In addition, we will need to find the courage to act and speak what God is giving us to do.

“We have different gifts, according to the grace given to each of us.” Romans 12:6. And then Paul goes on to list several possible gifts, and says, “If you have this, then use it in the body of Christ.”

We are going to have to figure out how to speak, and figure out how to listen to the perspectives and leadings of others. We need boldness and courage to speak our perspective, and we need grace and humility to listen to others’ different perspectives.

“I messages” are practical ways to do this. They aren’t just psychobabble. Using an “I message” is a way to own your perspective as your own, to speak how “I see” this issue rather than how “You should” see this issue.

“I believe the bible teaches a Christian should never fight in a war” is an “I statement” that works toward living in peace with everyone. It’s a statement I can own, but it recognizes and gives space to the fact that other Christians do not believe that. It works toward living in peace much more than the statement: “The bible clearly teaches a Christian should never fight in a war.” Do you see the difference? The first is bold to state how I see a truth. The second assumes that how I see it is how everyone should see it, leaving no room for difference.

Some people seem to resist this because they think, “Isn’t God’s truth always God’s truth? Doesn’t using an ‘I message’ mean I’m giving into a relativistic view of truth?” I don’t believe that to be true. God’s truth does exist, but human history shows time and time again that human beings don’t always accurately understand or reflect it. To use an “I message” acknowledges our human fallibility, but it doesn’t diminish the absoluteness of God’s truth.

When we are offering our perspective on truth with an “I message”, we share our different perspective and try to remain in relationship, rather than just stay silent and try to be nice. We offer someone else the opportunity to see things differently and perhaps change, just as we get the opportunity to see God’s truth in a new light when we listen to someone else.

But it’s risky and difficult and potentially harmful to give an “I message” on issues we really disagree about.

As I’ve listened to people this week, I’ve heard some people who have been wounded when they’ve offered their perspective. When someone works hard to courageously give an “I message”…for instance, to say “I believe the bible teaches that marriage should be between a man and a woman” it is not helpful to think or say “that is unloving,” or “that person is a bigot.” To “live at peace with everyone” “as far as it depends on you” means respecting people who are willing to name a position for themselves that is different than your own, without vilifying them.

Or to use an example from the other side, if someone is brave enough to risk saying, “I think room can be found in the bible to affirm a committed, same sex relationship” it is not helpful to say that person does not respect the authority of the bible. They may have a very high respect for the bible’s authority, but interpret it differently.

I want to do all I can to aim for living at relational peace in the middle of our diversity. Part of me trying to do that is to say these things to help give us guidelines for safety. When we share our views, we can give “I messages” instead of blanket statements. And when we listen to others speak, we can receive without attacking, as a way to “Honor one another above yourselves.” (Romans 12:10).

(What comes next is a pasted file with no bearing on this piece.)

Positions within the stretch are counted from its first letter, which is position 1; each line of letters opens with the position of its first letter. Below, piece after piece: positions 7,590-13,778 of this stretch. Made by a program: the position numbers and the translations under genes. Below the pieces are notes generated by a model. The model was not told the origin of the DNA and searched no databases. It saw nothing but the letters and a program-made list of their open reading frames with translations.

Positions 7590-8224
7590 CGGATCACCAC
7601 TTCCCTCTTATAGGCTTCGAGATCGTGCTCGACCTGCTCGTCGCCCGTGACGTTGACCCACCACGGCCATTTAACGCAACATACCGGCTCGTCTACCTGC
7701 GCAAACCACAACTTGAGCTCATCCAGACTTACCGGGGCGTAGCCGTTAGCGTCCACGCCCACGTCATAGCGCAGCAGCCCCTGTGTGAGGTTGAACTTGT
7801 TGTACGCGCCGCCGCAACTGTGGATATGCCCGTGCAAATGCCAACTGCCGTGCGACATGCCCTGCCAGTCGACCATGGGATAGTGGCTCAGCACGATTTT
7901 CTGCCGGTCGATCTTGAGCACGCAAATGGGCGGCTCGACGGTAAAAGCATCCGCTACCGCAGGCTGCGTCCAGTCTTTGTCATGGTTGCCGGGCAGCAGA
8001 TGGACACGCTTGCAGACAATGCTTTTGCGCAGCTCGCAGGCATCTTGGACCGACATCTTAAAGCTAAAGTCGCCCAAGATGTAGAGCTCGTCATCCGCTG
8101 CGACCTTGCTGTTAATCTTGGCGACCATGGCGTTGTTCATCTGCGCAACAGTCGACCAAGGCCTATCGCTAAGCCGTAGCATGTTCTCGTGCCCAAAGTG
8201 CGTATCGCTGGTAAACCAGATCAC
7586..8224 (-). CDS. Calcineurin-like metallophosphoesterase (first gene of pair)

There’s one other thing I’ve been reminded of in the last two weeks.

When I have taken the time to seek others out and listen to their pain…when I’ve acknowledged their pain and their hurt, and not ignored it or explained it away…that listening and validating has gone a long way toward helping relationship grow even where disagreement is present.

Perhaps that experience is reflected somewhat in Romans 12:15: “Rejoice with those who rejoice; mourn with those who mourn.” Even if, for example, the other person is mourning what you are rejoicing in. We can still acknowledge another person’s pain.

I remember Bob Hampton years ago talking about going to another member of our church after a presidential election. The candidate Bob preferred had won, but the other person in the church was grieving. Bob went to his friend and said, “I know this must be hard for you.” He mourned with his friend, and it cemented a friendship that had very different political perspectives. What a great example of doing everything you can to live at peace with everyone.

Both Katie Comfort and Twila Tschan have given me things to read this week, things which challenge me to look at conflict as an opportunity for positive transformation to occur. I’m digging deep and holding on to that thought, working to hold on to the hope that our conflict can bring positive transformation that can lead to living in peace.

I know in many ways today, I’ve gone “where angels fear to tread.”

I may have angered some of you, or this may feel like I’m advocating for a position. I can say to you with all sincerity that the position I am advocating for most strongly is for us to be obedient to Jesus first and foremost, and that obeying Jesus is our best hope for finding unity in our differences.

I can say to you with all sincerity that I love you and I love this church, and that I am trying to live into my responsibility to be a servant and a steward and a leader for this community. I will not always get it right. But I will always do my best to demonstrate my love for you and to call us to the difficult road of obedience to Christ.

Help us, Lord Jesus.